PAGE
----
Policing and Twitter taught us cops are in fact truly dedicated people, who care about the foundations of policing and allow us to see a snapshot of their passionate, dedicated and busy tour of duty with a human touch..don’t beat them down! Grown them use them to your strengths
— Police Hour (@PoliceHour) February 27, 2018
We are very concerned to hear that a number of policing tweeting accounts are being forced to stop tweeting or to only tweet in shift this is not 2006 anymore when accounts were hunted down by PSD disciplined and removed, this is public engagement like never before this is 2018
— Police Hour (@PoliceHour) February 3, 2018
Corporate tweeting builds the foundations, But Officers turn them into homes and welcome us in.
Corporate tweeting is also a good start for policing and tweeting, it allows the forces media teams to send out one clear message, Launch appeals and reduce the prospect of fake news, they can speak directly to followers but lack that human to human contact.
The individual officer accounts, are loved by many and show members of the public the human side of policing they enable communities to break down the barriers that the corporate accounts offer, on a scale that cannot be achieved anywhere else.
The Anonymous accounts, Well we know these accounts are well respected but don’t want to be publically named they can say the things the individual officer accounts would not really get away with and expose some of the more trending policing topics across social media while offering great support and context for the thin blue line. We have a lot to learn from these accounts and often a lot to fear.
The Divisional accounts are not a new thing, many have been going for years, but mainly set up by officers who did not want to put their name to the social media accounts, cops who wanted to tweet but from the screen of the divisional team or unit. There are many fantastic divisional and team accounts engaging in such a brilliant way but these are manned by as little as one or two people.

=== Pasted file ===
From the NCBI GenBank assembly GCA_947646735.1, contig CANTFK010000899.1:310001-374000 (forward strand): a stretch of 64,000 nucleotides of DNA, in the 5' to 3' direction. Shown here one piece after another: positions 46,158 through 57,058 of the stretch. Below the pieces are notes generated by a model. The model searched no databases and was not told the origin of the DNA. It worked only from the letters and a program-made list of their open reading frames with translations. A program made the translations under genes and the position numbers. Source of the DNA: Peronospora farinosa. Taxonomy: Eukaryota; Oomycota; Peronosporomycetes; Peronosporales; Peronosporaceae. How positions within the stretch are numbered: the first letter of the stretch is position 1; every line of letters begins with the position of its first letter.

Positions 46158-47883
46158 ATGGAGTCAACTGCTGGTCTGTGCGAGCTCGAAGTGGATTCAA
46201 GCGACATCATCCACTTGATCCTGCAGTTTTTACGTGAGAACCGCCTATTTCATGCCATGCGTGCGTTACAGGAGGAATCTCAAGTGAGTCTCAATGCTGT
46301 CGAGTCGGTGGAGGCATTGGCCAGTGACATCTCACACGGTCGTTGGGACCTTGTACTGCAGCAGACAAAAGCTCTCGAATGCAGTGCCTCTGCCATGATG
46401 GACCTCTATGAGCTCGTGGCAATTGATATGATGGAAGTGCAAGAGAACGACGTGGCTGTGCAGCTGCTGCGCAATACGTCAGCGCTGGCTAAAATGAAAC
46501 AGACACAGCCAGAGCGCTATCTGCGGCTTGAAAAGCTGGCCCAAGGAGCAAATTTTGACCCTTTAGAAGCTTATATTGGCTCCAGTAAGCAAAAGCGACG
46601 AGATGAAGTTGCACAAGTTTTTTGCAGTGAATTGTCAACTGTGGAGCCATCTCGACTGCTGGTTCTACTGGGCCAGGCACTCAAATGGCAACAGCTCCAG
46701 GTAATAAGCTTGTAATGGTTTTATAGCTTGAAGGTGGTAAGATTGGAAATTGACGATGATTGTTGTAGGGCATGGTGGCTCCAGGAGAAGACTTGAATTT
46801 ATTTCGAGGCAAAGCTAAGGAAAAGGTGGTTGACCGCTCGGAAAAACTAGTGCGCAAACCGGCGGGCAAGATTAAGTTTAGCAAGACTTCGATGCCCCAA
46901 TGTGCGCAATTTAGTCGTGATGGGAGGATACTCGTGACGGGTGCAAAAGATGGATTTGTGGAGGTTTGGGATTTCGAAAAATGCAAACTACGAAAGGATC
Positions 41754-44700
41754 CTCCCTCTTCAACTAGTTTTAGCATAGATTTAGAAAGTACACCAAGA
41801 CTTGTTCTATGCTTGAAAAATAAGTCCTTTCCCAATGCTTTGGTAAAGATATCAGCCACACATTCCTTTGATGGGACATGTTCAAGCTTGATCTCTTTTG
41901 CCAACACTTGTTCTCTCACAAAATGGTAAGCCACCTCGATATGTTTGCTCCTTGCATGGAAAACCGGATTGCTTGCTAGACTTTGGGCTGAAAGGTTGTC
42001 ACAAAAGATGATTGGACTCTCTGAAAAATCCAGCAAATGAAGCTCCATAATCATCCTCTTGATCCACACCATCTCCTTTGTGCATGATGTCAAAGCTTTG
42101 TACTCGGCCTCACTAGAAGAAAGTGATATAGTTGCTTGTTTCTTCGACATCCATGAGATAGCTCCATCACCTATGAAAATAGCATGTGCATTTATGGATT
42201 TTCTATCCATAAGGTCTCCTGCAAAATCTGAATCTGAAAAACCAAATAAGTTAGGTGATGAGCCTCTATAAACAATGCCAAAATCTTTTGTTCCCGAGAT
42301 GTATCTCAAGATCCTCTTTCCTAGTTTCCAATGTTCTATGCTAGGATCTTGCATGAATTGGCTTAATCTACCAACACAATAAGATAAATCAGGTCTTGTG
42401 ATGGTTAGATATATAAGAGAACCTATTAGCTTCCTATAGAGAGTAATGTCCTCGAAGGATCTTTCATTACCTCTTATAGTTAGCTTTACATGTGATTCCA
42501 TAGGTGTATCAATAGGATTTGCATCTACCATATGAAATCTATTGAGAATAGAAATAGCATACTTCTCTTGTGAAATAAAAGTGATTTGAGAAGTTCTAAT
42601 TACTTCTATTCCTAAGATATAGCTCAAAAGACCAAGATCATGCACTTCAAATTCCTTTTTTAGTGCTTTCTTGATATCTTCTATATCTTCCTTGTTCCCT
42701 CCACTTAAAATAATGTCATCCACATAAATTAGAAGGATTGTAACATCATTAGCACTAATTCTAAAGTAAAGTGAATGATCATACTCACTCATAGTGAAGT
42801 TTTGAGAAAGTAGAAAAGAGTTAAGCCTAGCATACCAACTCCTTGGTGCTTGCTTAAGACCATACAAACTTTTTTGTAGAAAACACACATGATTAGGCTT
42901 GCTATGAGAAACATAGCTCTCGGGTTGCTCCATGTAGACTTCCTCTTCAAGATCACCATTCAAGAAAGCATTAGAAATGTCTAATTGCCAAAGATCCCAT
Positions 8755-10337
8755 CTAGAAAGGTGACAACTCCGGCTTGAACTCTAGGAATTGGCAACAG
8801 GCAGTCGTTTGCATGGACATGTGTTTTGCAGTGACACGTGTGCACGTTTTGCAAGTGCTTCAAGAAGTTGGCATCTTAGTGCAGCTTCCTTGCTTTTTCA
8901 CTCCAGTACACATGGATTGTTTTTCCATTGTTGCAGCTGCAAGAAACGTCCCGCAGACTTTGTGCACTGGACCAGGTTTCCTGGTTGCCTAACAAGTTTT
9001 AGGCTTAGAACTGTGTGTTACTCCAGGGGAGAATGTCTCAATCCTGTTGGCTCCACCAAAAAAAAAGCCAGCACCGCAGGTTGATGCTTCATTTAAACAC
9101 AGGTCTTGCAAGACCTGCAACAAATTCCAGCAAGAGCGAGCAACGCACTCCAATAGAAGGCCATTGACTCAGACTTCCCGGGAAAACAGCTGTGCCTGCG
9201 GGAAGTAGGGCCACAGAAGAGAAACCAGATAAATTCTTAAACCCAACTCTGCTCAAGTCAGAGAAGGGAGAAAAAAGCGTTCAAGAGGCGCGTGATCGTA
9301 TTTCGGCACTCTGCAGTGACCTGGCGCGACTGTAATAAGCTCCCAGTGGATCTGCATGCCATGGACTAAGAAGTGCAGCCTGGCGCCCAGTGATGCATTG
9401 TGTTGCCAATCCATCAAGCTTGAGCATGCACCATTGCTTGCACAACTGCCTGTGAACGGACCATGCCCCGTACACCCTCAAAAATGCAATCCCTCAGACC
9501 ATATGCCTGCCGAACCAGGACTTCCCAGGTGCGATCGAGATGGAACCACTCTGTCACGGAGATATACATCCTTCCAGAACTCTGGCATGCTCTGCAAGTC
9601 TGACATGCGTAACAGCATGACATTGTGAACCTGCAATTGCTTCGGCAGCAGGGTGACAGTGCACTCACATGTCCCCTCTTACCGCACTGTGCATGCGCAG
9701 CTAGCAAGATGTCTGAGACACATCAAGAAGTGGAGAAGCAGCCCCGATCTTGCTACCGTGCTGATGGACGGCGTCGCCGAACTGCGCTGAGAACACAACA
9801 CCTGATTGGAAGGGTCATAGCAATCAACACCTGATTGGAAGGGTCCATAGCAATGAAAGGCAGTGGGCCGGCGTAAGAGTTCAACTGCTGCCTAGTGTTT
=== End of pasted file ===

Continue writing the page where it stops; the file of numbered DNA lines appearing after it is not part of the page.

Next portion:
Personally, Police Hour is looking for positive social media, social media that shines a good light on the great communities the police officers work in and the great work that the officers are doing. After all, not everyone is bad, We don’t want to see the negative tweets we want to celebrate policing and work together in a light that is supportive of the thin blue line.
In 2006, Policing Professional Standards teams would hunt out officers, they’d arrest them and discipline them they’d be forced to remove the account and we are talking about accounts with over 35K followers, for those that remember Das Beard.
This happened because simply the police had no idea about the power of Twitter and how good it could be as a force for good.
Then one day Twitter was a thing, Twitter within policing meant something, the corporate accounts began piling on to Twitter launching and opening their own Twitter Accounts.
Tweeting and Policing was suddenly something that worked, and all of a sudden hundreds of officers were encouraged to open accounts, Tweeting was trendy and we think that was down to the hard work of the Police Twitter Awards team.
At some point towards the end of 2017, the powers that be within Policing believed that knocking off one account at a time would go unnoticed, The official standpoint would be ‘We are not banning officers from Twitter, We are changing the way we tweet’ so, in a nutshell, they are forcing policy in the faces of policing and tweeting accounts and saying they must stop tweeting on their personal accounts which have in some cases earned followings of up to 30K people to be switched to a shared account with no followers so they can start again and build everything up from nothing for the good of the ‘corprate teams’
It sounds more professional doesn’t it, of course, it does in fact if you are a bit of a pen pusher the idea is fantastic. Let’s crush thousands of established twitter accounts and force the officers to simply switch to ours that does not yet work,
Honestly, if you think these officers are going to want to keep tweeting after being banned from using their own accounts you’d really need to think again.
The truth is the public love the individual officer accounts, they’ve done such a fantastic job at engaging the public and providing the online world has no barriers when it comes to human to human contact, without the corporate side of things.
We all know these anonymous and named accounts pose no risk to policing and tweeting and are actually the accounts that restore and maintain the public faith in policing, these are the people we support, laugh with and cry with along the way.
Policing voices are being silenced under new social media policy
Somewhere in policing someone hates social media and does not like the way in which it is increasing confidence within policing and breaking barriers because policing voices are being silenced and shut down.